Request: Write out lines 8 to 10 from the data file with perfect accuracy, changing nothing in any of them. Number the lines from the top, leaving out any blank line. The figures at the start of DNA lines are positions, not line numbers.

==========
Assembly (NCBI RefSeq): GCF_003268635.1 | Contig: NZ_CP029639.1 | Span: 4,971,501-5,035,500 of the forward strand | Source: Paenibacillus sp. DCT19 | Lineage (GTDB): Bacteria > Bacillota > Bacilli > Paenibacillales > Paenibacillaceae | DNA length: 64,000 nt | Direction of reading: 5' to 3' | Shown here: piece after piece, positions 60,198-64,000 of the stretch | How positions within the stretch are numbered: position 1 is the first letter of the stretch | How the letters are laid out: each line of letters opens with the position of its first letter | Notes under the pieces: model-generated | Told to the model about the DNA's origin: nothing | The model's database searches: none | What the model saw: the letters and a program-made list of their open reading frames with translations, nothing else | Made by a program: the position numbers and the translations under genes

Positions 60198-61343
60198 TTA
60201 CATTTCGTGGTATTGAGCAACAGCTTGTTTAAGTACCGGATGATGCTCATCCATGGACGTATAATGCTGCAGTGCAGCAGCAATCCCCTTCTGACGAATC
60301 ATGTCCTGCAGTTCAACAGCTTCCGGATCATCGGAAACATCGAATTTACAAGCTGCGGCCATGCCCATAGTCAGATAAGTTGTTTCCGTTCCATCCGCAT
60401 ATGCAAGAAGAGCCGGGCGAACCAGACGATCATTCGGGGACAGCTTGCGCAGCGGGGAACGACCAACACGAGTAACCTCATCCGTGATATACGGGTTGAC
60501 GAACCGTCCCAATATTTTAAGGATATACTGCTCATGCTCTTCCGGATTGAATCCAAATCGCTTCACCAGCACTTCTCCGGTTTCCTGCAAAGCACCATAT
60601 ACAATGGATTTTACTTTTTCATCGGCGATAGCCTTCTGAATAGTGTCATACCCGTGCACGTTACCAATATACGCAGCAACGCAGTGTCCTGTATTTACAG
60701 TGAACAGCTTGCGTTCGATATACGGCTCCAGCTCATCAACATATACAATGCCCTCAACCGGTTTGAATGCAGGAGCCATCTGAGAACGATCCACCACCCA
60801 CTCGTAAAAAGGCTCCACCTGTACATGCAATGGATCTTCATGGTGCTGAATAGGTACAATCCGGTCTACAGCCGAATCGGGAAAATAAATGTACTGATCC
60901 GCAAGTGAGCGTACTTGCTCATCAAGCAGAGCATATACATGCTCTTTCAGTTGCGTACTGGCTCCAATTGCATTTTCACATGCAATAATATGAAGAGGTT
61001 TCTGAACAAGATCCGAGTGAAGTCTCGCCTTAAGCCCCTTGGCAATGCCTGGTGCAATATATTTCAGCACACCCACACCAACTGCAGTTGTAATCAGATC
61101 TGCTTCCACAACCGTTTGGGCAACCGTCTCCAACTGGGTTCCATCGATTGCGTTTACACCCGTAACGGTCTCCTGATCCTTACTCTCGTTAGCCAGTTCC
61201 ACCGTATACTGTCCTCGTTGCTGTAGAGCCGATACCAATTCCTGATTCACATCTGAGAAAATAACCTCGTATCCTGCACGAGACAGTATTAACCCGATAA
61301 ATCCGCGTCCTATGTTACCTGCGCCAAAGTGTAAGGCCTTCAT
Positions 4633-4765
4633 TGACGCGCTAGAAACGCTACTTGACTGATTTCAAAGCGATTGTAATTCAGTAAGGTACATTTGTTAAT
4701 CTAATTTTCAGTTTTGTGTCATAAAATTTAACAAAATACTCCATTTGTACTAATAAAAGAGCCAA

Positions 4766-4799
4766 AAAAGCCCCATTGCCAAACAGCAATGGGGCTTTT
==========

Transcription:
60601 ACAATGGATTTTACTTTTTCATCGGCGATAGCCTTCTGAATAGTGTCATACCCGTGCACGTTACCAATATACGCAGCAACGCAGTGTCCTGTATTTACAG
60701 TGAACAGCTTGCGTTCGATATACGGCTCCAGCTCATCAACATATACAATGCCCTCAACCGGTTTGAATGCAGGAGCCATCTGAGAACGATCCACCACCCA
60801 CTCGTAAAAAGGCTCCACCTGTACATGCAATGGATCTTCATGGTGCTGAATAGGTACAATCCGGTCTACAGCCGAATCGGGAAAATAAATGTACTGATCC